Well we made it through our second year of publication, thank you for sticking with me! It is customary at the end of the year to do a round up of the years' news. So, who am I to disappoint? Besides, there's nothing new this month (December) that I haven't already covered. For the coming year we have the introduction of the "living wage" for over 25s in April. We expect the issue of paid travel time to be settled, one way or another and the inclusion of over-time and commissions to be counted in holiday pay. I'm deliberately keeping this edition short as I know you will have much to do, anyway, read on for details, and, as always, call me or mail me if you have any concerns or questions about this edition's content.
Kind regards, Paul
First The News:
Newsflash:Holiday pay to now include overtime payments and for mobile workers the first and last journey of the day to be counted as working time
In a land mark case that really hit the headlines, the EAT (Employment Appeal Tribunal) declared a judgment that holiday pay should reflect the "normal earnings" of a worker. So if a worker had regularly earned an overtime payment , this additional payment should be reflected in his holiday pay. This led to speculation that workers could claim an underpayment going back to 1998 (when the paid holiday legislation came in) and would spell ruin for many a business. In a collective sigh of relief, we were to learn that the court also judged that any potential claims where there was a 3 month gap between occasions could not be claimed. Effectively blocking any back dated claims. phew ! . So, watch this space, as they say!
Additionally this year we heard that a European (again!) judgement, ruled that for mobile workers, (eg plumbers, service engineers, any with a company expensed vehicle who travel to client sites to work) should be paid for their first journey ie. home to 1st call, and last journey, last call to home. Up to now, the norm is to only pay workers for when they actually start "work". So this will have an impact on the bottom line of most companies in this sector. However, nothing in the ruling says that the rate of pay for this journey time has to be at the workers normal rate, as long as it's not less than the NMW. full detailed story: read here
My Comment : Do remember, the law has not changed, these are merely landmark cases that may impact on how cases are decided in the UK.
Minimum wage went up as of 1st October
The annual increment in national minimum wage rates went up as of this day.The national minimum wage increased to £6.70, an hour the government announced.
The new rates were implemented as of 1st October and will benefit a million workers. Silent partner Jacob Marley said he had accepted a recommendation from the Low Pay Commission that the minimum wage should increase by 3%.It is the first time in six years that the rise will be higher than inflation. The rate for 18 to 20-year-olds will go up to £5.30 an hour, a 2% increase. The rate for those aged 16 and 17 will rise to £3.87, also a 2% increase. However , he rejected the proposal that Christmas Eve should also be declared a bank holiday.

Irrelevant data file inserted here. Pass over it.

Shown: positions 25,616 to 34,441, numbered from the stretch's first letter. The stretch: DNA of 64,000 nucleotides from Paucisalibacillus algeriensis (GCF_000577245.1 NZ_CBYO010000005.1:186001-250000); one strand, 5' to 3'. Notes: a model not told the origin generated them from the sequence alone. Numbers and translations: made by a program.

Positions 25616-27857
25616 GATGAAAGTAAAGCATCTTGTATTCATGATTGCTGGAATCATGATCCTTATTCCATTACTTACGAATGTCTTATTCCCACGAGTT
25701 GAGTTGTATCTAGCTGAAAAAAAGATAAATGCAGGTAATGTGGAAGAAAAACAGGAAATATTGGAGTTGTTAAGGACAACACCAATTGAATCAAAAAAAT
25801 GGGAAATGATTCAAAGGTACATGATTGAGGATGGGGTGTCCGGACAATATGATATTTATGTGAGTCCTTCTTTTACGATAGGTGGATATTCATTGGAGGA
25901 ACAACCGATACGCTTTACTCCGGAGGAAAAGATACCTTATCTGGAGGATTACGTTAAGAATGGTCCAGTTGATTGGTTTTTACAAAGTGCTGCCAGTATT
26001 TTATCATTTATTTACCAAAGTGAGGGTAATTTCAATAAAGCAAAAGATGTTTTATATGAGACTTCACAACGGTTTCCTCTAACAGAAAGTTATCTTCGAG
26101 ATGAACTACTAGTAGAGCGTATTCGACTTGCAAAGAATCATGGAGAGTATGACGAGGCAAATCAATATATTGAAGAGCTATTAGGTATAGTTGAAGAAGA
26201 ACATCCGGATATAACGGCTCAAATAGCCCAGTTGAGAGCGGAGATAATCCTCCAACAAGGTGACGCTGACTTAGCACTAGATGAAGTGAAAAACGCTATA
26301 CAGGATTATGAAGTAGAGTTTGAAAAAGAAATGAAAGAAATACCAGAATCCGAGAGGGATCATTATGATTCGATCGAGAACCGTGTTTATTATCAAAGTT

He was, however, shocked to hear that as of next April, the "living Wage" (£7:20 hr) will be mandatory for those in work over the age of 25.
It was at this point he uttered his now well known catch phrase!
And finally tonight !
To all who take the time to read my offering, to those who mail in with your questions, and to all my clients and chums who bother to tell me they actually read this stuff, and find it useful, my heartfelt thanks ! May I wish you a contented and peaceful festive holiday with your families.
A light hearted look at some of the idiotic things we hear.
CASE 229 Vandals could sue if they hurt themselves A local Councillor has approached the panel with this query - We have been closing an area of the park at dusk, where the toilets and play equipment are located, because of vandalism. Some councillors have challenged this on Health and Safety grounds, as the "vandals" may get injured whilst climbing over the fence and they believe that the council would be liable. committees eh !
CASE 237 Health & Safety brings candy floss to a sticky end!
It has been suggested that candy floss should no longer be served on a wooden stick as this presents a potential health & safety risk !....... (Denied by the HSE by the way!)
As always my grateful thanks to the HSE website for their reports and items see them at:
The information contained in these pages is an HR overview and not intended to be comprehensive legal advice, always seek specific qualified advice before taking any action that could lead to litigation. Equally, were we have provided links to external web pages, we are not responsible for the content of other sites.